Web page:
After six hours of delegations and debate, Regina city council passed the 2017 civic budget around 11:30 p.m. Monday night.
Using money from an estimated 2016 operations surplus of $9.8 million, they were able to reduce the mill rate and utility rate proposed increases, from 4.18 per-cent to 3.99 per-cent and 5 per-cent to 4 per-cent.
Council didn’t unanaymously agree on this, but were able to find a middle ground. It was first proposed to reduce the mill rate increase to 3.79 per-cent, however council members and Mayor Michael Fougere said that is to much of a decrease at an uncertain time.
One per-cent of the 3.99 per-cent increase to the mill rate has been dedicated solely for the residential road renewal program.
Fougere said he hopes residents will appreciate the fact council heard their concerns about the tax increases, and was able to reduce them as best they could.
“I hope they’ll understand that we are listening to what they are saying to us, that they felt the increaes were abit high, and I think the motion to reduce was an important answer to the question,” said Fougere. “We’re listening and we’re trying to do the best we can to keep those costs down,” Fougere added.
A review will be done this year on the utility rate to see if it is sustainable.
Decreasing the utility rate increase from five to four per-cent will save residents a little over a dollar each month on their utility bills.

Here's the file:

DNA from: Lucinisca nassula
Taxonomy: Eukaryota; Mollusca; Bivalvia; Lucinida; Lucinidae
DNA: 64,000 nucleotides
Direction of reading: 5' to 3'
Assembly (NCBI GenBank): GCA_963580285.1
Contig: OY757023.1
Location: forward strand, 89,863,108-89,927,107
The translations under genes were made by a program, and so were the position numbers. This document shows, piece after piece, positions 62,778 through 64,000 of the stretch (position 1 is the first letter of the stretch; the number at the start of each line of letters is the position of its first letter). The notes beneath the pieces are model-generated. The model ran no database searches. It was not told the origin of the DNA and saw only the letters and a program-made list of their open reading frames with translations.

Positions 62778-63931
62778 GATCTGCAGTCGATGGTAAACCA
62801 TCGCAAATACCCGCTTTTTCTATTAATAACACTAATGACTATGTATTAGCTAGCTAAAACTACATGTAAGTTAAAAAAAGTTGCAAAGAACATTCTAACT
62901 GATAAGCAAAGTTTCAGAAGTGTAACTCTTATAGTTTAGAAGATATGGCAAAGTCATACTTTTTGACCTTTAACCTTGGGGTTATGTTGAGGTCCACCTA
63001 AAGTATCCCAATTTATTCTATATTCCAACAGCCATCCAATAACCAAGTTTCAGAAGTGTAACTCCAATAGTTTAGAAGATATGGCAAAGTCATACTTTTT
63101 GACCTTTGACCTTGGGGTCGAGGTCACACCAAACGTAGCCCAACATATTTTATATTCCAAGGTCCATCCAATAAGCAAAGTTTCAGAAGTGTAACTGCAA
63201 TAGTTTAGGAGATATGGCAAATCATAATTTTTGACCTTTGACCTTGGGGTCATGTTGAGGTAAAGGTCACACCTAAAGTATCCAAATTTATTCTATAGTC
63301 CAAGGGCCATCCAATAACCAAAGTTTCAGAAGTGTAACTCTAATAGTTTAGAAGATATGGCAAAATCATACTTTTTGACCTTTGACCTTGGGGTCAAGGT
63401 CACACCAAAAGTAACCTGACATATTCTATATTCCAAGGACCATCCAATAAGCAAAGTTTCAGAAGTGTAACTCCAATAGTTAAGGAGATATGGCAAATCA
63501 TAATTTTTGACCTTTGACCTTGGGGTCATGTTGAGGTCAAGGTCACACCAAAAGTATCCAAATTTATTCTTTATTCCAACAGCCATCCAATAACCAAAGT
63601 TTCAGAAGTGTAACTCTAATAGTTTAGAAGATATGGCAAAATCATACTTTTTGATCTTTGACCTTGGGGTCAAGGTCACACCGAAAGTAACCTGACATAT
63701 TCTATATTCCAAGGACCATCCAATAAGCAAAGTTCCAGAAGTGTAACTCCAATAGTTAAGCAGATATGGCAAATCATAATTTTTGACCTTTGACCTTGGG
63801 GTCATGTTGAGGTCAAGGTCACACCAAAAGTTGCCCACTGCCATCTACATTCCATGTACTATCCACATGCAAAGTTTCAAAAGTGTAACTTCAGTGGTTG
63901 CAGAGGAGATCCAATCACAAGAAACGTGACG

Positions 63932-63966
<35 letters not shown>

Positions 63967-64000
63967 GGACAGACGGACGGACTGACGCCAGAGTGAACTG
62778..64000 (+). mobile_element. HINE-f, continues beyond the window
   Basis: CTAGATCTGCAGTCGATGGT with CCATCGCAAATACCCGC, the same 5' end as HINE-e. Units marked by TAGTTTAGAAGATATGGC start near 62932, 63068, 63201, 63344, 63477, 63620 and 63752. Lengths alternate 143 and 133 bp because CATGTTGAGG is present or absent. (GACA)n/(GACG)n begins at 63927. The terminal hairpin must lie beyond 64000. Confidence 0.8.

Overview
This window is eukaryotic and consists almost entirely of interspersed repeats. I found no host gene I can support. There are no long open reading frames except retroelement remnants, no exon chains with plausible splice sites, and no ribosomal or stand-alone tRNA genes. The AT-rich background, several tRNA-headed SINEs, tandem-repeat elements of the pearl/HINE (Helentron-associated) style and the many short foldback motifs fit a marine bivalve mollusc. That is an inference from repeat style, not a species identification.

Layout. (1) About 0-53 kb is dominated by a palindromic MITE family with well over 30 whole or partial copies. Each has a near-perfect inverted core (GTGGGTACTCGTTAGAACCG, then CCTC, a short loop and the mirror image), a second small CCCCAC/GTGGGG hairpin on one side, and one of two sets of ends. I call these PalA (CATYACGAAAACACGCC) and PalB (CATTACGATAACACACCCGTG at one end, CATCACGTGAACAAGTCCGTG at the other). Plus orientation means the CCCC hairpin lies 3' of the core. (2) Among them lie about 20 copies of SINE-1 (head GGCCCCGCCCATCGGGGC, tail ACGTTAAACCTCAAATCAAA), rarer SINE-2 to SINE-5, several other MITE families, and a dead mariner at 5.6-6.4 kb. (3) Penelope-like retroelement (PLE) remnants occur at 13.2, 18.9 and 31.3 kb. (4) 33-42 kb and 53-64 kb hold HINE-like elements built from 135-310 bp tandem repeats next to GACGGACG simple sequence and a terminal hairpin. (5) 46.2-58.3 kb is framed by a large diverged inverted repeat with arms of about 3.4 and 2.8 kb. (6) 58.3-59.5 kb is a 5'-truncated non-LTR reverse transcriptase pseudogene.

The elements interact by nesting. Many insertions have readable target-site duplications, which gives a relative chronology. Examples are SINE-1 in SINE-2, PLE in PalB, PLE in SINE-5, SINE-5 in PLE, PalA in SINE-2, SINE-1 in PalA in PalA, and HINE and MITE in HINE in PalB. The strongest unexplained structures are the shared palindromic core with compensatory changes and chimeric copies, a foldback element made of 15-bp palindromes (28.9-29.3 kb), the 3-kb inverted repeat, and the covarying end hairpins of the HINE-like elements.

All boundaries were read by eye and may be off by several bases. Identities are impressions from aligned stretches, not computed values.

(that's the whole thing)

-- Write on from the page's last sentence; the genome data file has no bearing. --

Meanwhile an increase of 3.99 per-cent to the mill-rate means the average Regina home-owner could be paying about $100 more this year on property taxes.
Fougere also cautioned they need to prepare to save money down the road, as the province is expected to make more cuts, including possible reductions to municipal revenue sharing when they announce their budget on March 22.
“Now we have this new issue of changing the formula in mid-year, their budget comes out on March 22, and we may have to respond to that by looking at our budget once again,” said Fougere. “If they do decide to cut revenue sharing or change the formula, we have reserves we have a surplus this year, but we’d have to look again at what this will mean for us,” Fougere said.
The Wall government is currently dealing with a $1.2 billion deficit.
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Another major topic was the issue of homlessness in the Queen city. Presentors at the session stated not enough is being done when it comes to funding housing projects to curb the problem.
Mayor Michael Fougere stated the issue cannot be dealt with by the city alone and it is both the provinces and federal governments responsibility to provicde city’s with more funding.
“The province puts no money into the Housing First strategy, we cannot do it ourselves the mill rate would be through the roof,” Fougere said. “it does not change my commitment to it. At all. It just means we need to have partners that will come to the table and actually take responsibility,” Fougere added.
Fougere said the federal government needs to provide more resources as well, saying it is their responsibility, and the National Housing Strategy is not completed yet. He said so far they have received $5.5 million over five years.
The city also made some infrastructure decisions on budget night.
$193,000 was put aside for the Wascana Centre Authority for a Candy Cane parking lot expansion.
$42,000 is going to the Wascana Centre, a two per-cent increase in operating funding.
Meanwhile the Regina Police Services’ operating budget was also approved at $84 million.
Economic Development Regina also received $100,000 for the Regina Advantage program.